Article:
Added example with Native Torch

pull/4/head
tlj 2 years ago
parent e4b23dffeb
commit 9ebffc77bf
  1. 2
      aicloud_slurm/README.md
  2. 87
      aicloud_slurm/torch_amp_example/README.md
  3. 2
      aicloud_slurm/torch_amp_example/job.sh
  4. 0
      aicloud_slurm/torch_amp_example/torch_amp_example.py

@ -579,7 +579,7 @@ The NVIDIA V100 comes with specialized hardware for tensor operations called ten
1. Faster execution
2. Lower memory footprint that allows for an increased batch size.
An example on how to adapt your PyTorch code is provided [here](https://git.its.aau.dk/CLAAUDIA/docs_aicloud/src/branch/master/aicloud_slurm/torch_apex_example). The example uses [APEX](https://nvidia.github.io/apex/) automatic multi precision [AMP](https://nvidia.github.io/apex/amp.html).
An example on how to adapt your PyTorch code is provided [here](https://git.its.aau.dk/CLAAUDIA/docs_aicloud/src/branch/master/aicloud_slurm/torch_amp_example). The example uses [APEX](https://nvidia.github.io/apex/) automatic multi precision [AMP](https://nvidia.github.io/apex/amp.html) and native [Torch AMP](https://pytorch.org/docs/stable/amp.html) available in NGC from version 20.06.
## Tensorflow with spyder3 GUI

@ -1,11 +1,11 @@
## PyTorch and automatic mixed precision with APEX
The following is an example of using automatic mixed precision [(AMP)](https://nvidia.github.io/apex/amp.html) for PyTorch with [APEX](https://nvidia.github.io/apex/). The benefits in general are:
The following is an example of using automatic mixed precision [(AMP)](https://nvidia.github.io/apex/amp.html) for PyTorch with [APEX](https://nvidia.github.io/apex/) and and native [Torch AMP](https://pytorch.org/docs/stable/amp.html) available in NGC from version 20.06. The benefits in general are:
1. Faster computations due to the introduction of half-precision floats and tensor core operations with e.g. V100 GPUs.
2. Larger batch size as the loss, cache and gradients can be saved at a lower precision.
For more information, see the [training neural networks with tensor cores](https://nvlabs.github.io/eccv2020-mixed-precision-tutorial/files/dusan_stosic-training-neural-networks-with-tensor-cores.pdf) or these [videos on mixed precision training](https://developer.nvidia.com/blog/video-mixed-precision-techniques-tensor-cores-deep-learning/).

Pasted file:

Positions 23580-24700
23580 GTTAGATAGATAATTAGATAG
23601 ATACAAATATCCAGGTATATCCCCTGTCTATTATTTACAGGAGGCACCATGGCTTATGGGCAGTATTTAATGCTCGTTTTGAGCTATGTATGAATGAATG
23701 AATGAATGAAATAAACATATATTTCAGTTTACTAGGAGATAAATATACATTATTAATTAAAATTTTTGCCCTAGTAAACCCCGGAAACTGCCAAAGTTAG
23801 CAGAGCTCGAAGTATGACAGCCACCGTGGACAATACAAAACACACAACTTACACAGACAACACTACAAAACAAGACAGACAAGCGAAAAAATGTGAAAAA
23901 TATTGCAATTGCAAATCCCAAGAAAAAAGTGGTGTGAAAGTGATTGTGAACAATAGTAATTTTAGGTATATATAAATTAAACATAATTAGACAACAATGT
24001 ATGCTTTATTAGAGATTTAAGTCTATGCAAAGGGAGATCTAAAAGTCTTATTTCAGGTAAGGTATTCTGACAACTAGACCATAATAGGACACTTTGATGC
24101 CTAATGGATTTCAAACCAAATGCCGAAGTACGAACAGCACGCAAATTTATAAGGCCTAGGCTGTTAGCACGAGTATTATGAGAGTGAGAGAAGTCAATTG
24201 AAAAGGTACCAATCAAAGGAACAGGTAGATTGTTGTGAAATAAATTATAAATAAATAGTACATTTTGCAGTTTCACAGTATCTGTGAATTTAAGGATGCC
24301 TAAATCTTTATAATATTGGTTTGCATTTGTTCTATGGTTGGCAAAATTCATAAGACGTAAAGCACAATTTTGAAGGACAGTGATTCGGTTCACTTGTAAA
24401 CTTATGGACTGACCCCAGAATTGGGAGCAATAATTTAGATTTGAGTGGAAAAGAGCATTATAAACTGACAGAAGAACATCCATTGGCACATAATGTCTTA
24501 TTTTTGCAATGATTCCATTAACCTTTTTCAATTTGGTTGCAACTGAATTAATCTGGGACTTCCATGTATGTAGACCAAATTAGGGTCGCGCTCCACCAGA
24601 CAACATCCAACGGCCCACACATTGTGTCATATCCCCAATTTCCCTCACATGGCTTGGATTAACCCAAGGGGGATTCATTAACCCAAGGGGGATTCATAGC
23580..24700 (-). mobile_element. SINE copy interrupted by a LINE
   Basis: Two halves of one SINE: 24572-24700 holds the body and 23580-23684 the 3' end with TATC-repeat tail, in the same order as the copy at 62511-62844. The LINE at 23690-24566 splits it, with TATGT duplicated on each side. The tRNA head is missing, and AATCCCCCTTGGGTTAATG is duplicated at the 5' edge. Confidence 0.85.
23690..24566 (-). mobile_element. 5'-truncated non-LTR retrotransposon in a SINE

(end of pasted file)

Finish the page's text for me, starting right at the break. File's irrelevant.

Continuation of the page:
For more information, see the [training neural networks with tensor cores](https://nvlabs.github.io/eccv2020-mixed-precision-tutorial/files/dusan_stosic-training-neural-networks-with-tensor-cores.pdf) which presents two methods for doing AMP that we use below. For more information see also these [videos on mixed precision training](https://developer.nvidia.com/blog/video-mixed-precision-techniques-tensor-cores-deep-learning/).
The following example should be seen as how to approach AMP. The solution to the given problem can be computed more easily using linear least-squares and we use this for validating the results. The example is from the PyTorch [Documentation](https://pytorch.org/tutorials/beginner/pytorch_with_examples.html)
@ -20,7 +20,15 @@ device = torch.device("cuda:0" if torch.cuda.is_available() else "cpu")
print('Using device:', device)
def compute(use_amp=False, iterations=5000, verbose=False):
def compute(amp_type='None', iterations=5000, verbose=False):
"""
amt_type:
'apex': use AMP from the APEX package
'native': use AMP from the Torch package
'none': do not use AMP
"""
# Create Tensors to hold input and outputs.
x = torch.linspace(-np.pi, np.pi, 2000).to(device)
y = torch.sin(x).to(device)
@ -41,15 +49,21 @@ def compute(use_amp=False, iterations=5000, verbose=False):
# Create optimizer
optimizer = torch.optim.RMSprop(model.parameters(), lr=1e-3)
# Make model and optimizer AMP models and optimizers
if use_amp:
if amp_type == 'apex':
# Make model and optimizer AMP models and optimizers
model, optimizer = amp.initialize(model, optimizer)
elif amp_type == 'native':
scaler = torch.cuda.amp.GradScaler()
for t in range(iterations):
# Forward pass: compute predicted y by passing x to the model.
y_pred = model(xx)
loss = loss_fn(y_pred, y)
if amp_type == 'native':
with torch.cuda.amp.autocast():
y_pred = model(xx)
loss = loss_fn(y_pred, y)
else:
y_pred = model(xx)
loss = loss_fn(y_pred, y)
# Compute and print loss.
if verbose:
@ -60,15 +74,21 @@ def compute(use_amp=False, iterations=5000, verbose=False):
# Backward pass: compute gradient of the loss with respect to model
# parameters using AMP. Substitutes loss.backward() in other models